The Master’s degree requires 30 credits, the LL.M. 24 credits, and the Certificate program 9 credits. To earn a concentration at least 18 credits must be completed from courses within the concentration. The Master’s and LL.M. require a Thesis course and the Master’s requires Introduction to Law and Legal Methods. That leaves room for either completing additional courses within the concentration or taking some electives. The programs are built for flexibility.
This course is designed to expose students to the issues involved in cybersecurity law, both from a national policy standpoint and from a corporate counsel view. Cybersecurity is the protection of electronic data and systems from attack, loss, or other compromise. Electronic data and systems include governmental records, and investor and private firm information, and the hardware and software systems used to generate and maintain that data.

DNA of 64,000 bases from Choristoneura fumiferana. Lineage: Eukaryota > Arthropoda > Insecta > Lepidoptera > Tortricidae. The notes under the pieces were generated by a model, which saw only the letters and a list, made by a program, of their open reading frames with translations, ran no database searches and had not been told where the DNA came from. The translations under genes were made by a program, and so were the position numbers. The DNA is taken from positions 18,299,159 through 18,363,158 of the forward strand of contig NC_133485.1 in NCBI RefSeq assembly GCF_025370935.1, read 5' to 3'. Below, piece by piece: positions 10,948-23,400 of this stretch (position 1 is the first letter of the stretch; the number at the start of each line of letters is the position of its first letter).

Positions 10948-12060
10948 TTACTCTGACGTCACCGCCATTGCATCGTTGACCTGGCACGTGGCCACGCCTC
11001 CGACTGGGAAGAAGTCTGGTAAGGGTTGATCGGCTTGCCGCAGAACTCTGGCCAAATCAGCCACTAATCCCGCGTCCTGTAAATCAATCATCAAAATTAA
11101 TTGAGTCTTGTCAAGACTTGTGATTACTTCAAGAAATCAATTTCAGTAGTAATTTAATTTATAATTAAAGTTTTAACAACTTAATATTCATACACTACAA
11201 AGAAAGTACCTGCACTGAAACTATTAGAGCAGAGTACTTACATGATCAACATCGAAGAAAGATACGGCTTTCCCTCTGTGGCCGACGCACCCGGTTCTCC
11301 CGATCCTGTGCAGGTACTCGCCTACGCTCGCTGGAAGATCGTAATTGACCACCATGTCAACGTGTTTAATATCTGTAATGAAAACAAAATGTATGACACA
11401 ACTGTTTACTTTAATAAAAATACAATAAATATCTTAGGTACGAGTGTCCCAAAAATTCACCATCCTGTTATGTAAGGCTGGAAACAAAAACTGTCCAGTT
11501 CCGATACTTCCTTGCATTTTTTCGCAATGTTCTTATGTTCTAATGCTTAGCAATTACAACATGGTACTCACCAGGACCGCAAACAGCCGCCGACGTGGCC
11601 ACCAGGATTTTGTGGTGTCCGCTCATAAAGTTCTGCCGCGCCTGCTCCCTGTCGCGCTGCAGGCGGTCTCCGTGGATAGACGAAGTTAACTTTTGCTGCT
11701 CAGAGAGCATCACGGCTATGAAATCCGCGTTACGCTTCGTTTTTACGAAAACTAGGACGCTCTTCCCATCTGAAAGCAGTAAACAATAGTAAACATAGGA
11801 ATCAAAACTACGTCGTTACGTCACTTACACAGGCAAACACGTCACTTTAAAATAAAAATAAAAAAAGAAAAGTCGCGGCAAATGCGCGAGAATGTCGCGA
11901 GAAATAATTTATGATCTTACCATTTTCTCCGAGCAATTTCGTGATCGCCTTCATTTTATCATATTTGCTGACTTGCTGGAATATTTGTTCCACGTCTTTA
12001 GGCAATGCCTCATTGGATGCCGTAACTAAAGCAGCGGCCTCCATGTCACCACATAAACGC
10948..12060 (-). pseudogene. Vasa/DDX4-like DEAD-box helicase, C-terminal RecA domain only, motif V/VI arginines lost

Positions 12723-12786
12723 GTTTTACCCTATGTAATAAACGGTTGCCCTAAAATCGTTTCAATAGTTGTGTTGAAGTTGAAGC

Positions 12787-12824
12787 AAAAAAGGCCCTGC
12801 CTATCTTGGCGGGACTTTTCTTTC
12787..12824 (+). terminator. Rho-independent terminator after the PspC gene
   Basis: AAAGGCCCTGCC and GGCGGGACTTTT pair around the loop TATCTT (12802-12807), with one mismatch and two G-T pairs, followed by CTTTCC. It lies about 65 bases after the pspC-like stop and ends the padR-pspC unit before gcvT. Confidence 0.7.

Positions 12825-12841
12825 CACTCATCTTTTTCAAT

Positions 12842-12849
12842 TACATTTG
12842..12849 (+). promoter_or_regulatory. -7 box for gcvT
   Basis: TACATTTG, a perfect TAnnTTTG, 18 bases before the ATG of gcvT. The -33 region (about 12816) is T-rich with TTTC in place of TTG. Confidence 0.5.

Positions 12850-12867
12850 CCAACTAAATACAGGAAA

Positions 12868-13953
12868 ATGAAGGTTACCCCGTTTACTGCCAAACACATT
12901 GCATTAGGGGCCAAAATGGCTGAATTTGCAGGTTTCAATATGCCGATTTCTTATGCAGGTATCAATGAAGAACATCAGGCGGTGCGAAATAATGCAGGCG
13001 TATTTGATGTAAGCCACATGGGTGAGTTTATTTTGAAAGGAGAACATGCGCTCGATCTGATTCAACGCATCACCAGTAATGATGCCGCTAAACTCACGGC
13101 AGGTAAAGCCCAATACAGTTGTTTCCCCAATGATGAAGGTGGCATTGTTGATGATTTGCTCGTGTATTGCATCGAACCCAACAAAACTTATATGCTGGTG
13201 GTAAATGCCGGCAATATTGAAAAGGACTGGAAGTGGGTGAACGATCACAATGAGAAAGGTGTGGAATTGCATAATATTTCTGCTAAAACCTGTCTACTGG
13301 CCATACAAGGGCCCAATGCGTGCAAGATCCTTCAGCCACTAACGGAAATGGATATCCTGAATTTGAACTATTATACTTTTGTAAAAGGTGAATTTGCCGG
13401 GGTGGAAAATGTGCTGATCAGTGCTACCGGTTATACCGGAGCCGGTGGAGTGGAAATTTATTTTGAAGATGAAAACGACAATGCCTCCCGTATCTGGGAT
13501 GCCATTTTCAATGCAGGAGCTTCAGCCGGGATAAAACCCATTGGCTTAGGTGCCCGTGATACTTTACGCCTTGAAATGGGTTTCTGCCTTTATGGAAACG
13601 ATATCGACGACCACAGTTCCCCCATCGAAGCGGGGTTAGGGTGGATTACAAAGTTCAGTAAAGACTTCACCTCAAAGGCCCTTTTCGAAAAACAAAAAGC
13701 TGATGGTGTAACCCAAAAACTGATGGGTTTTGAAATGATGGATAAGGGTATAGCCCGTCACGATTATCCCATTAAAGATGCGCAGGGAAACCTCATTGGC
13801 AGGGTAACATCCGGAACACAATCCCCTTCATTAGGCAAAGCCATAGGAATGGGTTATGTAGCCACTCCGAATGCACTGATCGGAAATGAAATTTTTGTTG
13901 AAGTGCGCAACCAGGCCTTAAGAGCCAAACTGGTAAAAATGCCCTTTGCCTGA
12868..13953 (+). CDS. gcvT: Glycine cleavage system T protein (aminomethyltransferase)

This course examines the impact of technology on information privacy law, while examining the evolution of the right to information privacy and personal autonomy under Constitutional, tort, statutory and international law. This course will explore how the law should balance privacy rights with national security concerns, given the advent of new technologies and information structures. This course will examine modern privacy developments involving, inter alia, social media, video surveillance, “big data” practices, DNA databanking, the collection of health information, cybersecurity, airport body scanning, drone technology, and Internet privacy and cryptography. This course is required to complete the Concentration in Law and Cybersecurity.
This course introduces students in the M.S in Legal Studies program to the basics of the U.S. Legal System, including the structure of the federal courts, use of precedent, and methods of
reading, analyzing and synthesizing case law. Basic terminology and principles of common law subjects - including torts, contracts and property - are introduced and explored through
case law readings. In addition, the course will provide experience in the research and writing skills necessary for effective legal analysis and clear oral and written communication, including
hands-on experience using Schaffer Law Library and electronic resources.